Eliminating the shock towers also often eliminates a lot of triangulationbracing. Haven't seen your car, but I've seen a lot of MII conversion cars atshows that had less front end rigidity than a stock six-cylinder coupe.Sometimes people use fancy-looking cross-bracing with Heim joints to make upfor it. Excuse me for pointing out the obvious, but a Heim joint is a pivot, designedto flex. Kinda the opposite of what you'd want in a chassis brace.

This is also a more recentdiscussion started as a rant by a suspension engineer.

Brakes..... although you didn't mention if you had disc/drum or drum/drum, here's a little fyi...…

The issue with drum brakes (ingeneral) is start with, the replacement linings at most parts houses have a brakingco-efficient of around .25, that is about 50% less than what the oem called forin the 60's (which was .32 or better, most offered .38 replacement linings).Going back to the 70's and through today, linings rated at .49 or better arecommon and typically sell for around $200-$240 a set. longevity, typically 50kto 100k (miles) depends on your foot.

Second issue...most people have never been taught how to drive with drumbrakes...yes the techniques, there are specific ones, such as applying pressureto the brakes when driving through water to keep the linings dry, etc.

3rd issue, 99% of today’s mechanics have never been taught the techniques ofinstalling drum brakes...such as, cutting the linings to channel water outtowards the backing plates (there are a few requirements on specifically how todo that).Granted, disc do provided a lot of advantages, but that does not, nor shouldimply that a proper set of drums/linings, installed correctly should be anyless safe.

It really all boils down to thefriction co-efficient....anything greater than .49 will be better than oem interms of its ability to bite. I would avoid Wagner, Raybestos & any rotorfrom the chain they are all made at the same foundry in China(rotors/drums)

With regards to brake linings in general,
Wagner & Raybestos: aline of products that is 100% marketing and mfg from very lowquality/inexpensive and/or imported products with the mfg's not providing anyback-up or support on product failures (and I mean real ugly spontaneous,catestropihic failures)

VelveTouch lining- Used for manydecades and was the original lining used in all Shelby Mustangs in the 60’s (Ipersonally have used the Velvetouch lining since 1960’s until brake liningproduction ceased in 1986), then switched to Carbo.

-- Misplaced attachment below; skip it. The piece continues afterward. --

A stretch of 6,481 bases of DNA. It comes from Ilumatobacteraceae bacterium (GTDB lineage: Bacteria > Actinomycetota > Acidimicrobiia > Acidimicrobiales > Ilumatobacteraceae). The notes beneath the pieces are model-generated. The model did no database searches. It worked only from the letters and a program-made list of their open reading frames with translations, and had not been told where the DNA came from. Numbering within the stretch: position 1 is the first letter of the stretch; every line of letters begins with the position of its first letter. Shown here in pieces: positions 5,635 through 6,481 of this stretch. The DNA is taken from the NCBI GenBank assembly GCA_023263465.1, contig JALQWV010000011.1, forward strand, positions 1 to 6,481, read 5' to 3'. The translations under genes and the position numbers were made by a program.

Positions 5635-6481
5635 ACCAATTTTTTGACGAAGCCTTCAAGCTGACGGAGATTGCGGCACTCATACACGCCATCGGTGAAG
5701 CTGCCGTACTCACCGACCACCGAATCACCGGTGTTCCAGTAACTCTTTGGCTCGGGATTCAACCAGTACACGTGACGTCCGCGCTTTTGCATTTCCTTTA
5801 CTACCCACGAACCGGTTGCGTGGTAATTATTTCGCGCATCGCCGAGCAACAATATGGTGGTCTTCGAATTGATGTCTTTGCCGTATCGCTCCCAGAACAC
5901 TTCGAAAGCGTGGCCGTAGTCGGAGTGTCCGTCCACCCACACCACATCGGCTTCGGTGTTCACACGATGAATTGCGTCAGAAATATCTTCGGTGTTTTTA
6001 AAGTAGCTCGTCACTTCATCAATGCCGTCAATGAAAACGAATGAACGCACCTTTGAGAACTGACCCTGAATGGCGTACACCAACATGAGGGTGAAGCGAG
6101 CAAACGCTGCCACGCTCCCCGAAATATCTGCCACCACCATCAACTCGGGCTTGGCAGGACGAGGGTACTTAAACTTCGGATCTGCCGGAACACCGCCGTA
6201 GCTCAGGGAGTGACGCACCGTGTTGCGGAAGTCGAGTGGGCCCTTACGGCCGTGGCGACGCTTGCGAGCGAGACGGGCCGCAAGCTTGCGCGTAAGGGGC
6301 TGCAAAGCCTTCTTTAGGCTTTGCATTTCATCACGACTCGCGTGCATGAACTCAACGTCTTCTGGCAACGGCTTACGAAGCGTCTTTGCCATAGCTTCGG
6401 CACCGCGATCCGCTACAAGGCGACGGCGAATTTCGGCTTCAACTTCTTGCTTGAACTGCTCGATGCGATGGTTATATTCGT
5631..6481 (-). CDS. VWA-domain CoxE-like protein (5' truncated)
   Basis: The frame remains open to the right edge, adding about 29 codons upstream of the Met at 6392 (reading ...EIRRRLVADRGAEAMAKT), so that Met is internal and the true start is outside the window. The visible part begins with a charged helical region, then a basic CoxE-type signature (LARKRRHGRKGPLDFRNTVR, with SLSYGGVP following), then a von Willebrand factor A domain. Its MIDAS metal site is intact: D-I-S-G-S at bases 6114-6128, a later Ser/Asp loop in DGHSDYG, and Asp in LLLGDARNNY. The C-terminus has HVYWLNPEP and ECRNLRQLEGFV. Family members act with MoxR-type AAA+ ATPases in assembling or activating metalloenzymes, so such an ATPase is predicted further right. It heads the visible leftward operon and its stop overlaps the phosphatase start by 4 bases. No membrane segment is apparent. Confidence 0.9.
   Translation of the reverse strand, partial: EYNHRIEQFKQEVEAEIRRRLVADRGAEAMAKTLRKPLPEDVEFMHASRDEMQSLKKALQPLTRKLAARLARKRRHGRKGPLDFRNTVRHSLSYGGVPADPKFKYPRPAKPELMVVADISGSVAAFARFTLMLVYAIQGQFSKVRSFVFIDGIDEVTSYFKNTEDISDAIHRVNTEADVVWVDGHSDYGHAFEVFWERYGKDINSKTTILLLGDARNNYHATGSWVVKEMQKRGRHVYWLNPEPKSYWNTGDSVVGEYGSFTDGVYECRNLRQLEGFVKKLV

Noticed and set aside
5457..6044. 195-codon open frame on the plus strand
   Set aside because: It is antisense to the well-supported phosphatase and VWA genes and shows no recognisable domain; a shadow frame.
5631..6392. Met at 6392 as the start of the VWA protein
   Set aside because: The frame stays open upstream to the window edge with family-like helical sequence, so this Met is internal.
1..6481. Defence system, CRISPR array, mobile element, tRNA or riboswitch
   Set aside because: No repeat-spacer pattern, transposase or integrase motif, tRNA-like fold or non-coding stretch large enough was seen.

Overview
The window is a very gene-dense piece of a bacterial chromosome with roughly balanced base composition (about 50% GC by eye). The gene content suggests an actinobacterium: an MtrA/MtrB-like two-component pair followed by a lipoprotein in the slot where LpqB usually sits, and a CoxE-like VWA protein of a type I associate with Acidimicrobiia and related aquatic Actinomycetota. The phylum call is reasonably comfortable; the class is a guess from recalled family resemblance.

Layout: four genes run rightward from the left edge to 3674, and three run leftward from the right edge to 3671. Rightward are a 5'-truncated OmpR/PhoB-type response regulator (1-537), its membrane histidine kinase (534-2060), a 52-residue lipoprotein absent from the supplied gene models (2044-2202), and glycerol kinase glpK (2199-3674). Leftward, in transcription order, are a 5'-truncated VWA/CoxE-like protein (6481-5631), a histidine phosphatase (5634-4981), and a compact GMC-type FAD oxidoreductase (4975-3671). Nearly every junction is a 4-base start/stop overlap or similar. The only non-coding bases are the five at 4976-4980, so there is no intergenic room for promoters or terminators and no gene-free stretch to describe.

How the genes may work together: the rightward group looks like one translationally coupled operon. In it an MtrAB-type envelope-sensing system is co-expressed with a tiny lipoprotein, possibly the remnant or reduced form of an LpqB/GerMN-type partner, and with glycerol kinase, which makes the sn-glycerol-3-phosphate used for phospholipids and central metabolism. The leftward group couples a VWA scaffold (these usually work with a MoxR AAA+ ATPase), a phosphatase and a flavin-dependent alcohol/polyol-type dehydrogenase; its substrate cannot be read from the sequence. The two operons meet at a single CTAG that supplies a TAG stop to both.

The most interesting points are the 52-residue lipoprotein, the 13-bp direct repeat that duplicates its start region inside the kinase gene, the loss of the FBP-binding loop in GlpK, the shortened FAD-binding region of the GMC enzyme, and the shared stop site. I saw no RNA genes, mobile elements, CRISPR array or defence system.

Bendix- TitaniuMetallic™ II, a newer lining (semi-metallic) and although I havenot personally used this, I have always been impressed with Bendix brakelinings and this particular lining IIMHO would be a low dust, excellent oem upgrade/mildperformance type brake lining.

CarboTech Engineering lining, which I have usedfor about 30+ years and been very happy on multiple full size (V8) cars and trucks. This particular lining has a high frictionco-efficient, excellent pedal feel, wears (typically 50,000 to 75,000 milesbefore replacement is required) and produces less dust than OEM linings.

I highly recommend speaking to them by phone for linings that would be best foryour application. Again, braking co-efficient is what identifies the bite ratingof the linings- you want the CE to be no less than that of the OEM.....thiswill drive most e-base distributors & big box store "experts"right out of their mind because they either cannot verify this info or you willfind the spec is less than oem. IMHO, i would look for a CE that is .49 orgreater.

and as far as most of the new tech ignition systems- the conversion type "kits" are junk and sold completely on PR material. As an example...ignition points.....yeah if you buy the Chinese junk it will not stay in adjustment in a few thousand miles or burn out in 5K miles....but a good quality set (like Blue Streak- which has been around for almost 50 years), I have about 12K miles on a set in my mustang which has been in there since I did the rebuild in 1986...… I have never had to readjust them. Good quality and placing 1 tiny drop of silicon lube on the cam is all that is required (a step that used to be in writing but dropped many years ago) and points begin to break down until you get to pushing 5000 rpm or better (well documented) and can easily handle 6k rpm. Points were used in NASCAR up through the late1970's, running speeds of 200mph+......…

IMHO, mods are ok and would not detract from the value as long as they were typical bolt on type items. But honestly, I don't think you may realize just exactly what you have here...……...